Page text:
Caries prevalence and distribution in individuals aged 3–20 years in Jönköping, Sweden: trends over 40 years
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To present and analyse changes in caries prevalence and caries distribution in child population sample groups in the city of Jönköping, Sweden, based on investigations performed in 1973, 1978, 1983, 1993, 2003, and 2013.
At each investigation, the study population included about 500 randomly sampled individuals, divided into age groups of 3, 5, 10, 15, and 20 years. The oral health status of all individuals was clinically and radiographically examined by trained paediatric dentists.
35% of the 3-year-olds were caries-free in 1973, compared to 79% 40 years later. Decayed and filled primary (dfs) and permanent (DFS) tooth surfaces were reduced by 67–90% between 1973 and 2013. Adolescents aged 10 and 15 years exhibited the most pronounced reduction in DFS on the occlusal surfaces. By 2013, more than 90% of the proximal caries lesions in 15-year-olds were initial lesions. About 85% of 15-year-olds had a DFS of ≤ 5, whilst 1% exhibited a DFS of ≥ 26. The corresponding figures for 1973 were 0 and 45% respectively. The DFS score for the 20-year-olds was 35.1 in 1973 and 5.8 in 2013. Caries-free 20-year-olds were not seen until 1993 and reached 19% in 2013.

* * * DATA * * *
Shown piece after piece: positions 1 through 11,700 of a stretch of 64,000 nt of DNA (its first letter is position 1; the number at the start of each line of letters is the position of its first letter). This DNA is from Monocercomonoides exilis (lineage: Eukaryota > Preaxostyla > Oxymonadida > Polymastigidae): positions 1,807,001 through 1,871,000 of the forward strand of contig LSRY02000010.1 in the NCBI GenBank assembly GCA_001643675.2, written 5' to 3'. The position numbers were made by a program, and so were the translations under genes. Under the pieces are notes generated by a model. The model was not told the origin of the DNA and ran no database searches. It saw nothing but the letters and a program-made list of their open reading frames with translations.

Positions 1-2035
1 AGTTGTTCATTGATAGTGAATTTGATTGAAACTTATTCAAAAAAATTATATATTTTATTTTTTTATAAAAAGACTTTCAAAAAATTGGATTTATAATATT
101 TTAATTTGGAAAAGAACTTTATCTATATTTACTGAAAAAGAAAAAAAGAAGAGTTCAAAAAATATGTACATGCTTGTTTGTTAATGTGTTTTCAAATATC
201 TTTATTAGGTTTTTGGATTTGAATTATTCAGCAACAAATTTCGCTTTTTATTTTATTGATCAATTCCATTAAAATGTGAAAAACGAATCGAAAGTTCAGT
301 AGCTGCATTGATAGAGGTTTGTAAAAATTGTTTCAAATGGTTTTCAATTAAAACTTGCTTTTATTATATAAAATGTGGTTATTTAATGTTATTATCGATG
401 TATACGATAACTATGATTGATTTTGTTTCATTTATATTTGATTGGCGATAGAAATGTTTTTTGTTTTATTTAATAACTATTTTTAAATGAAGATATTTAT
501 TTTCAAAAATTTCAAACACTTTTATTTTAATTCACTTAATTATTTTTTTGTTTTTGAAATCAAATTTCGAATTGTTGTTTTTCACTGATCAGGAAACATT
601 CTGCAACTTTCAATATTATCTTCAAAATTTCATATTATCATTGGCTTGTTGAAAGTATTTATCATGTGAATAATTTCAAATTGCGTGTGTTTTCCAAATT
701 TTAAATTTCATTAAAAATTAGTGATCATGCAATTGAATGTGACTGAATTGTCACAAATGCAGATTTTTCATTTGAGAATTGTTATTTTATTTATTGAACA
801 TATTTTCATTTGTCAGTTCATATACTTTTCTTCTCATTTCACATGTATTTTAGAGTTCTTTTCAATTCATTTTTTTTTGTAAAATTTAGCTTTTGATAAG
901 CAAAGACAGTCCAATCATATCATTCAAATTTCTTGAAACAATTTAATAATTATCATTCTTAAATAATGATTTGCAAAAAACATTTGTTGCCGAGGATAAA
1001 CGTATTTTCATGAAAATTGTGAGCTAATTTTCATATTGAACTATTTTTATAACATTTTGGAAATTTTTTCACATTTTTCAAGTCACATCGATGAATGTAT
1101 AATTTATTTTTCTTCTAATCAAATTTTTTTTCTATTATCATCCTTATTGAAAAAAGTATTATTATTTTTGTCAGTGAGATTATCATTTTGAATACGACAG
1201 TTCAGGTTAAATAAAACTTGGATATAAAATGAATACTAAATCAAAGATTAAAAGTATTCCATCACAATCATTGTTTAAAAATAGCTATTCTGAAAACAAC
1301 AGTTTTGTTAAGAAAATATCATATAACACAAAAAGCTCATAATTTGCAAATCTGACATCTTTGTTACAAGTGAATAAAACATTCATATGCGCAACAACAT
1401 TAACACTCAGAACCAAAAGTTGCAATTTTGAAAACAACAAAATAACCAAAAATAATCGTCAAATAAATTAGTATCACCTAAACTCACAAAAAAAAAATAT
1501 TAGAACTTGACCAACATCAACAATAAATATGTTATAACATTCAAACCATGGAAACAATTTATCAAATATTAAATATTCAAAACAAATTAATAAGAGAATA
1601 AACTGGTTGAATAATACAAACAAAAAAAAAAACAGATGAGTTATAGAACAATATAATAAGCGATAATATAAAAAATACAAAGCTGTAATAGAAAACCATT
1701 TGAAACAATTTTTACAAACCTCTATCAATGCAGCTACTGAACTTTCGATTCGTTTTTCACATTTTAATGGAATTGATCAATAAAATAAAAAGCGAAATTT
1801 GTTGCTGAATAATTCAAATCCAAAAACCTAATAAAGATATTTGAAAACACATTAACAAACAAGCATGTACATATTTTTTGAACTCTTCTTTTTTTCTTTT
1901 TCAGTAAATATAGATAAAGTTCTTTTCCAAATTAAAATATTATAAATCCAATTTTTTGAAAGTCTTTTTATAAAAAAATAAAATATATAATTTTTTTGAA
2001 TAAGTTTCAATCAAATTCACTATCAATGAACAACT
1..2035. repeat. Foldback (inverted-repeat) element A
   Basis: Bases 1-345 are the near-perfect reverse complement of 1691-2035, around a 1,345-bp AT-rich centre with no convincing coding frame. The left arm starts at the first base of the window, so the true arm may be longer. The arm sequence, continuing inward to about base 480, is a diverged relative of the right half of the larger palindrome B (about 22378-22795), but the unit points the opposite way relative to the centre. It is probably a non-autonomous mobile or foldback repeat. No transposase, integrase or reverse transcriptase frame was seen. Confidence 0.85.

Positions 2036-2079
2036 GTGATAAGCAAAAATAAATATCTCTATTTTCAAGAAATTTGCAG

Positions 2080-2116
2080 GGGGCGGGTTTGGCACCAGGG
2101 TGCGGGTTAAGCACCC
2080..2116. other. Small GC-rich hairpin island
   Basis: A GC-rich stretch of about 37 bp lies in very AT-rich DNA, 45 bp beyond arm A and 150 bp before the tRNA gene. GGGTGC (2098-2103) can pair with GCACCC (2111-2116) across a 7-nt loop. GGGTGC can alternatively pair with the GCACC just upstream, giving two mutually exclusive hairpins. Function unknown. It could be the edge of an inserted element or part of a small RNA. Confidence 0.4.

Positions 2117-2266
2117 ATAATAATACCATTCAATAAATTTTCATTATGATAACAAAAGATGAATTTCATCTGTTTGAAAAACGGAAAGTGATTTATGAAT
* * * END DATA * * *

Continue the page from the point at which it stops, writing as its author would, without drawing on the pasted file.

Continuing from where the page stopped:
Despite the dramatic decline in the prevalence of caries, caries still remains a health problem in a limited group of children, particularly those of pre-school ages. Repeated epidemiological studies are recommended to follow changes in oral health over time in order to evaluate existing preventive measures.
KeywordsChildren Dental caries Epidemiology Trends
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